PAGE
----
Bloodstain Pattern Analysis Terminology

Note: At the 2009 IABPA meeting in Portland, OR, USA, the IABPA membership voted to adopt the SWGSTAIN recommended terminology.

Several years ago, the International Association of Bloodstain Pattern Analysts (IABPA) created the Suggested IABPA Terminology List. There were 37 terms listed, but it was far from comprehensive. The IABPA also set minimum course requirements for the Basic Bloodstain Pattern Analysis Course. The second section of the course outline provides a list of patterns which should be discussed.

The menu on the right combines the course requirements and the available IABPA terms from the recommended terminology list to demonstrate a means of classifying bloodstain patterns. When you select a pattern from the links at right, the IABPA definition will be at the top of the section with an example of the stain shown below. A description of the image is given below, followed by alternate terminology.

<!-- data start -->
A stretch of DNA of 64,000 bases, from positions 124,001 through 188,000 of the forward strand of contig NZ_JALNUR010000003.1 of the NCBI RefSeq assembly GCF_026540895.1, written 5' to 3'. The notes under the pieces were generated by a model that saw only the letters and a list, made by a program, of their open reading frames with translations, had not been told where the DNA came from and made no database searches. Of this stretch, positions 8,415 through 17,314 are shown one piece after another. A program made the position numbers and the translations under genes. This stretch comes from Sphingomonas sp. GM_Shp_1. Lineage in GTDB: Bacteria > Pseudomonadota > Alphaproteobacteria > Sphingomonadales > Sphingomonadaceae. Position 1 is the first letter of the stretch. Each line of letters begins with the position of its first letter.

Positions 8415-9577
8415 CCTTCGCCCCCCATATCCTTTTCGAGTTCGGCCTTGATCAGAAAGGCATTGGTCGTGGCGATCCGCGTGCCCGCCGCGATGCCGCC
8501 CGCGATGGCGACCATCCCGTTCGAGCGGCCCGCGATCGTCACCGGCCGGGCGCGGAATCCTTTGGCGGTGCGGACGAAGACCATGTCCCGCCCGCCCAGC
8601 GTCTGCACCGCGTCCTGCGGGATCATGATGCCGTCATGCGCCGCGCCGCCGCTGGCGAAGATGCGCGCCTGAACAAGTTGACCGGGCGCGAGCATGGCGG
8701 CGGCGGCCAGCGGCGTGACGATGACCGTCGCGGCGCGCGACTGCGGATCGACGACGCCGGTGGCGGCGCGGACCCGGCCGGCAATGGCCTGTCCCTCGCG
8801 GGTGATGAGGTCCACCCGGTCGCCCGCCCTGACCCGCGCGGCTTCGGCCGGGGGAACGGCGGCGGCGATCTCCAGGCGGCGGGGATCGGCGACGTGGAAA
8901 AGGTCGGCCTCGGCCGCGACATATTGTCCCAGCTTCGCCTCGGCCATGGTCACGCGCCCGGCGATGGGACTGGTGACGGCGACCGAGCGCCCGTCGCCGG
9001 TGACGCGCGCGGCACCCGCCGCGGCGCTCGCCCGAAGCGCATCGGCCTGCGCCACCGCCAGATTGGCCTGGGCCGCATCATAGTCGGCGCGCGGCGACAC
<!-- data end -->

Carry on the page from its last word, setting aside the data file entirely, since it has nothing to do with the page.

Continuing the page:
BloodstainThe majority of the images were created in a laboratory setting with fresh human blood. For the larger volume stains, sheep blood mixed with an anti-coagulant and a preservative was used. The images are meant to serve as a general example to exhibit the characteristics of the bloodstain pattern.

Given the limits of the IABPA terminology list, some bloodstain pattern analysts have created their own classification methods.

In Bloodstain Pattern Analysis: With an Introduction to Crime Scene Reconstruction, Tom Bevel, and Ross Gardner use a taxonomic classification system where the main categories are The Spatter Family, The Non-Spatter Family, and Complex Patterns.

In Principles of Bloodstain Pattern Analysis: Theory and Practice, Stuart James, Paul Kish, and Paulette Sutton have used the categories of Passive, Spatter, and Altered.

In Bloodstain Pattern Evidence: Objective Approaches and Case Applications, Anita Wonder provides a flow-diagram to assist in classifying bloodstain patterns where the main categories are Spatter Groups, Spatters Not a Criteria, and Composites.

It should be noted that the Scientific Working Group for Bloodstain Pattern Analysis (SWGSTAIN) has produced a SWGSTAIN: Recommended Terminology document for the field of bloodstain pattern analysis.